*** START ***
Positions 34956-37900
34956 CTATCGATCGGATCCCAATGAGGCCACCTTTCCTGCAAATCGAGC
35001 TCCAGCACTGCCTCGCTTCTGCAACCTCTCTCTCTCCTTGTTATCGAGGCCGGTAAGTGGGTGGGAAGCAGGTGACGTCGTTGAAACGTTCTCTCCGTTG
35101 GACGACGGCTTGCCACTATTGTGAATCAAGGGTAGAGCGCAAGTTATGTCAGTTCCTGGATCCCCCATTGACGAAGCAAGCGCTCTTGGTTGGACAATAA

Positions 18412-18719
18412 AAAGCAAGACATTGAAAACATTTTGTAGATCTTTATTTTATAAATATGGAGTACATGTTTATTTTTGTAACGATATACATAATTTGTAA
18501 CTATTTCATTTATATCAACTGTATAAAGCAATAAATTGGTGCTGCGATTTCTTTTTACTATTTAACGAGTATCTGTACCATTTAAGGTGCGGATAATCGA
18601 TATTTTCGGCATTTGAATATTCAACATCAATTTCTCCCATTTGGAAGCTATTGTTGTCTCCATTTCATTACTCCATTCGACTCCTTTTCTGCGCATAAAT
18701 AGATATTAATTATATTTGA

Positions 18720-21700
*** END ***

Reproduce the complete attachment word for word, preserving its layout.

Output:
Positions 34956-37900
34956 CTATCGATCGGATCCCAATGAGGCCACCTTTCCTGCAAATCGAGC
35001 TCCAGCACTGCCTCGCTTCTGCAACCTCTCTCTCTCCTTGTTATCGAGGCCGGTAAGTGGGTGGGAAGCAGGTGACGTCGTTGAAACGTTCTCTCCGTTG
35101 GACGACGGCTTGCCACTATTGTGAATCAAGGGTAGAGCGCAAGTTATGTCAGTTCCTGGATCCCCCATTGACGAAGCAAGCGCTCTTGGTTGGACAATAA

Positions 18412-18719
18412 AAAGCAAGACATTGAAAACATTTTGTAGATCTTTATTTTATAAATATGGAGTACATGTTTATTTTTGTAACGATATACATAATTTGTAA
18501 CTATTTCATTTATATCAACTGTATAAAGCAATAAATTGGTGCTGCGATTTCTTTTTACTATTTAACGAGTATCTGTACCATTTAAGGTGCGGATAATCGA
18601 TATTTTCGGCATTTGAATATTCAACATCAATTTCTCCCATTTGGAAGCTATTGTTGTCTCCATTTCATTACTCCATTCGACTCCTTTTCTGCGCATAAAT
18701 AGATATTAATTATATTTGA

Positions 18720-21700